New York-based artist performed at the Cabin on Friday night

John Splithoff performed self-written pieces and Louis Armstrong’s “What a Wonderful World” in his set

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Photo by Gabbie Henn

“It’s inexplicable what music can make you feel,” Splithoff said.

The Cabin was full of the aroma of fresh coffee, and a warm purplish light was trained on the piano and guitar resting comfortably against the walls of the quaint UW-Eau Claire coffee shop Friday night, as students gathered on a music-filled weekend to listen to New York-based singer John Splithoff. Between Splithoff and the Jazz Festival downtown, there was no shortage of music to go around.

“Well, this isn’t Jazz Fest, this is The Cabin,” Splithoff said as he took the stage, joking with his audience as he asked about the other musical events going on during the weekend.

He planned to attend the 2018 Jazz Festival after his own performance, adding that he attended the University of Miami and studied jazz when he was a student.

“I don’t know anything about jazz,” he said with a grin.

Splithoff, wearing a denim jacket and a pair of dark lace-up boots, charmed the audience with his masterful manipulation of piano and guitar, with a musical style that reminded first-year psychology student Ashlyn Travers of a hybrid of Sam Smith, Adam Levine and John Mayer.

“Neither of us have seen him,” she said, sitting next to first-year nursing student Megan Weise.

She added before the performance that he reminded her of Imagine Dragons.

Splithoff performed a few newer self-written pieces including “Make It Happen,” which will be the title track of his new EP coming out in May; “Torture;” “What if She Wants You?” and a cover of the Disney-Pixar favorite,“What a Wonderful World,” originally performed by Louis Armstrong. He even included Armstrong’s signature trumpet solo using sound effects.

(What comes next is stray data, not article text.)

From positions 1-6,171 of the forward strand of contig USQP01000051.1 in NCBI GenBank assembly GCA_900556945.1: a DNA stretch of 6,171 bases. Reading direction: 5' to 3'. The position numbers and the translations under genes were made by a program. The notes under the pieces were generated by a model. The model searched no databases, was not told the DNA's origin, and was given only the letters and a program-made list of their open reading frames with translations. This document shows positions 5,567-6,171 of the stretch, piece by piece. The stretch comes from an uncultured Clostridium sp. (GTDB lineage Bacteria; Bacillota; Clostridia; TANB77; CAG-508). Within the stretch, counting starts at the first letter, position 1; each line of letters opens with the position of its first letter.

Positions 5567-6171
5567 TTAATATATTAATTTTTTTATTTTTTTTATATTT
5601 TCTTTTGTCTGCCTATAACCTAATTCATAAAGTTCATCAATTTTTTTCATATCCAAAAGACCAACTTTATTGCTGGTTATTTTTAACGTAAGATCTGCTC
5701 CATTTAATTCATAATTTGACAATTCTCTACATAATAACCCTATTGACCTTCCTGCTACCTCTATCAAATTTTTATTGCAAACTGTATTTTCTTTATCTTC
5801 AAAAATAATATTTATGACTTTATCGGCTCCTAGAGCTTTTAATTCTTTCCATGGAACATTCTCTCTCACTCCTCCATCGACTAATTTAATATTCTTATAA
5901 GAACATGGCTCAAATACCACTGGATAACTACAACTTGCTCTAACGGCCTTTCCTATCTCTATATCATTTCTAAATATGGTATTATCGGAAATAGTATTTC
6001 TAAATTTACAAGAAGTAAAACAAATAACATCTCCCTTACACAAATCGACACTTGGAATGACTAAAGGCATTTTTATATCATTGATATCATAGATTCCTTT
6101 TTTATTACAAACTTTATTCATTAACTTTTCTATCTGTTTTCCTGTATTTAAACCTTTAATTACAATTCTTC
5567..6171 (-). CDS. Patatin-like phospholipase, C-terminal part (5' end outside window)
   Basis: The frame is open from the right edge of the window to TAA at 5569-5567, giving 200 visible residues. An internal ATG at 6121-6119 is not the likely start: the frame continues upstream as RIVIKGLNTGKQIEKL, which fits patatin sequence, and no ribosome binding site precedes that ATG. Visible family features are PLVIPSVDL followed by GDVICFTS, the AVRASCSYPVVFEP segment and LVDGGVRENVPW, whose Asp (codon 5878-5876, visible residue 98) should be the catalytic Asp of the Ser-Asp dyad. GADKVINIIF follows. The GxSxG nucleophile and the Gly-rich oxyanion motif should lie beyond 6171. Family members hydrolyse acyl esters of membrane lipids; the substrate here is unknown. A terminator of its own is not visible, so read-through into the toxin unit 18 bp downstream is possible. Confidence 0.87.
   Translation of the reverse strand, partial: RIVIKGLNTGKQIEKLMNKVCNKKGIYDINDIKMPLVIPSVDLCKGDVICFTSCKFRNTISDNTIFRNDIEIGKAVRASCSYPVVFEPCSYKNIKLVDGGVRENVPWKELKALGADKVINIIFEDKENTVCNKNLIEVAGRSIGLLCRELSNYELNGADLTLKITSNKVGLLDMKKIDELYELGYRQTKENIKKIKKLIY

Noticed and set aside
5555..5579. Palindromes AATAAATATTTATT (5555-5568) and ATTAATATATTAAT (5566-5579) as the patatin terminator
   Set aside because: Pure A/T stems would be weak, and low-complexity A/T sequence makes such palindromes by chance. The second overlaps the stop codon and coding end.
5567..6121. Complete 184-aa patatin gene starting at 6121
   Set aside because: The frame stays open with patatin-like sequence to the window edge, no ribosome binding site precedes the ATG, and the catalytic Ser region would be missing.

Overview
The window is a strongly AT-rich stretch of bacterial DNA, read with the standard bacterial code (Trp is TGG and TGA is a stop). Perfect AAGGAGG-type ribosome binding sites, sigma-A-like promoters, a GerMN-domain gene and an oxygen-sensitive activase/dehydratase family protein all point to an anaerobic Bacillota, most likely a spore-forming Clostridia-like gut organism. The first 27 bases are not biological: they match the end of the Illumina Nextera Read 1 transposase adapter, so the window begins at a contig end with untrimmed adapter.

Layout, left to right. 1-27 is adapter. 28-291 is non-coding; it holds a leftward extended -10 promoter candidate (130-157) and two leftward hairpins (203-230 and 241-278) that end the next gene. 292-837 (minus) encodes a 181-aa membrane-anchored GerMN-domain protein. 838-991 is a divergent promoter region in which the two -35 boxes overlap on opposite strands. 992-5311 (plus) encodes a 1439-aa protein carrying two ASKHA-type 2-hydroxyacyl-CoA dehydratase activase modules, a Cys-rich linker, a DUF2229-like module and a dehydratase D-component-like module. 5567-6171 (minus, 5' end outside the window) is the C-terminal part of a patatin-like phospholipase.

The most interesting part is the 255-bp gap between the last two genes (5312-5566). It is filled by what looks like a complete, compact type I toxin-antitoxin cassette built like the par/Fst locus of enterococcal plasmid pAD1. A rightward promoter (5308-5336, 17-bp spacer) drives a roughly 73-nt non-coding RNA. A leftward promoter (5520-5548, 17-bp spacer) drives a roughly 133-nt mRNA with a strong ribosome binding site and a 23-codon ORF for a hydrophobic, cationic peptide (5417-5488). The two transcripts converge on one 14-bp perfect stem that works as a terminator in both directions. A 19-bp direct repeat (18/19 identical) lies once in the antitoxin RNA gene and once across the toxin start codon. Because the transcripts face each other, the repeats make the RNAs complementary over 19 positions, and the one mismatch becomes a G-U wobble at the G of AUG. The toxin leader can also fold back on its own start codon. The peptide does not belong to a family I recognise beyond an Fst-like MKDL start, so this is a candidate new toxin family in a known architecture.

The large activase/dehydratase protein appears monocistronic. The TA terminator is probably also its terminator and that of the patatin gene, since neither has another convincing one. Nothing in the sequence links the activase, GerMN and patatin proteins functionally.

“It is just so cozy,” Travers said. “I love when they play music just like that.”Sitting next to her, with a notebook out and ready to take notes for her music appreciation class and coffee in her hand, Weise agreed.

“I like calmer music,” she said.

One of the songs Splithoff performed, entitled “Show Me” has already received 20 million streams on Spotify, and it digs into how, in relationships, it is important to show feelings rather than just explain them.

Splithoff, who is originally from the suburbs of Chicago, bounced to the University of Miami in Florida and now lives in New York, has a down-to-earth vibe and easily connected to his audience, getting everyone listening to snap along to one of his songs.

During his performance, he got personal with one of his newest songs — he just released it last week — that discussed the death of one of his close friends. Splithoff said music is important to him because it is key to those emotions, both good and bad.

“I think it’s just really key to feeling human and connecting to other people,” Splithoff said. “It also serves as a soundtrack to your life and you capture memories in a song. When I think back on really great memories in my life I more often than not remember what I was listening to at the time.”

He thought for a moment and then added, “Songs are kind of like a photograph.”